The only problem with feijoas is that they’re only in season from the beginning of April until the end of May, so you have to make the most of them whilst you can!  I actually made these muffins with the very last feijoas of the season, as I’ve been too busy concentrating on eating them fresh for the last six weeks.  Luckily, feijoas are supposed to freeze very well, so I’ve got some in the freezer to bake with over winter.  Perhaps that’s the best tactic – eat them fresh whilst you can, then bake with the frozen ones when you can no longer eat them fresh!  As feijoa season is only just coming to a close, I’m submitting these feijoa and hazelnut muffins to the Simple and in Season blog event for May, which is celebrating its first birthday this month!  The blog event was started by Ren at Fabulicious Food and is being hosted by Urvashi over at The Botanical Baker this month.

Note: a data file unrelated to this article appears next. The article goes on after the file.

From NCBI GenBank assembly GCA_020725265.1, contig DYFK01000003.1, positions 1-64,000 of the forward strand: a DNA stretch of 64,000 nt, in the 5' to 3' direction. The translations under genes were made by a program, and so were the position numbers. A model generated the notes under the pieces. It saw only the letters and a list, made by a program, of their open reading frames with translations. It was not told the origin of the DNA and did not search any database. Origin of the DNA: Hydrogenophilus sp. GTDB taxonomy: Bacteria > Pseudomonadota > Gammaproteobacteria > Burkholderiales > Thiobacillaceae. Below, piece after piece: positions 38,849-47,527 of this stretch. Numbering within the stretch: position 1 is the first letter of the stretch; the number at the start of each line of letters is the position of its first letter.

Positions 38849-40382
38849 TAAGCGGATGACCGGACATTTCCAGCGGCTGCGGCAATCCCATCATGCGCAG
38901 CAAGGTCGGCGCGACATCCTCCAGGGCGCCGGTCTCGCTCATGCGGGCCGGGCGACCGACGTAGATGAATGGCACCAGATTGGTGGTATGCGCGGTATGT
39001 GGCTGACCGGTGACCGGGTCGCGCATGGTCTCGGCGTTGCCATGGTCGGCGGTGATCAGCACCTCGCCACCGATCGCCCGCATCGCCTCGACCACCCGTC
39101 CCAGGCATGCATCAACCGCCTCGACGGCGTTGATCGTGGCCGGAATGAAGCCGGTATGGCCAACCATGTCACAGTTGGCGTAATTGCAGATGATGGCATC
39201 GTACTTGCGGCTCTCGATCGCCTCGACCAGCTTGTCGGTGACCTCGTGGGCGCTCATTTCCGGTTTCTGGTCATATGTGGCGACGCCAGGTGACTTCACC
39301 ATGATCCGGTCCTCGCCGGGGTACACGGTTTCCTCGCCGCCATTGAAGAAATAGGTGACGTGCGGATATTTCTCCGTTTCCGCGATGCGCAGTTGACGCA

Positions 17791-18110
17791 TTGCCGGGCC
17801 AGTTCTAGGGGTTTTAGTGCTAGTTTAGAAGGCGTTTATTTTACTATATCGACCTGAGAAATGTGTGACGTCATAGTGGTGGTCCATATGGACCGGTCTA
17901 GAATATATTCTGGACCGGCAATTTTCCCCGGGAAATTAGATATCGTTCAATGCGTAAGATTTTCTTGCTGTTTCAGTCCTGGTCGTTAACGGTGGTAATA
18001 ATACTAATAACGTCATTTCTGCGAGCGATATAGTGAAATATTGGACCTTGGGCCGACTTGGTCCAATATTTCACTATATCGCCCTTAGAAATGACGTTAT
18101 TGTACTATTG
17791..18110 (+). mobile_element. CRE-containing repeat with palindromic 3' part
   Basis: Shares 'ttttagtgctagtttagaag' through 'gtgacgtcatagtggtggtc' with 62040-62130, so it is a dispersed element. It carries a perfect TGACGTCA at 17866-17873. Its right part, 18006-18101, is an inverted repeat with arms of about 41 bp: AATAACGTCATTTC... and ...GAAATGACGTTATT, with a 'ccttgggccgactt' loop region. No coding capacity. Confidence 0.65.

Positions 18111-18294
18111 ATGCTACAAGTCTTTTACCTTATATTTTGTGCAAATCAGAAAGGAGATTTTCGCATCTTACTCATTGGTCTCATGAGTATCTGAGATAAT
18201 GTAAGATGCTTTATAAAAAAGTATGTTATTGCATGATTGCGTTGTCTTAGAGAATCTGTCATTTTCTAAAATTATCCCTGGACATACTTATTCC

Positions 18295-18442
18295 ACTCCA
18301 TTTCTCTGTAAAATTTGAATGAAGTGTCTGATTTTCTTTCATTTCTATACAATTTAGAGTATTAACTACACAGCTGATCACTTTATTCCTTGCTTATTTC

The muffins have a surprise dollop of cream cheese in the middle, similar in concept to the pumpkin and cream cheese muffins that I made a while ago, but the cream cheese didn’t hold its shape and sort of melted into the muffin, leaving a small cavity in the middle of the muffin (see the photo at the bottom of the post).  I’m not sure why it happened – perhaps the cream cheese here is different, or perhaps the oven was too hot – and whilst they were very tasty with the tartness of the cream cheese perfectly cutting through the sweetness of the feijoa, it looks a bit odd when you bite into the muffins and there’s a hole in the middle.  I made a couple without the cream cheese in the middle and they were just as delicious, so I’d say that the cream cheese centre is optional (though recommended if you can deal with them being slightly less presentable).  The flavour of the feijoas really permeates the muffins, which I love – you can taste their subtle sweetness, but it’s not overwhelming – and I also love the slightly crunchy topping.  I’m totally into hazelnuts at the moment, so I substituted them in for the walnuts that were in the original recipe, and the flavours worked wonderfully together.  So if you ever happen across some feijoas and aren’t sure what to do with them, I’d strongly suggest tasting one and then baking these muffins!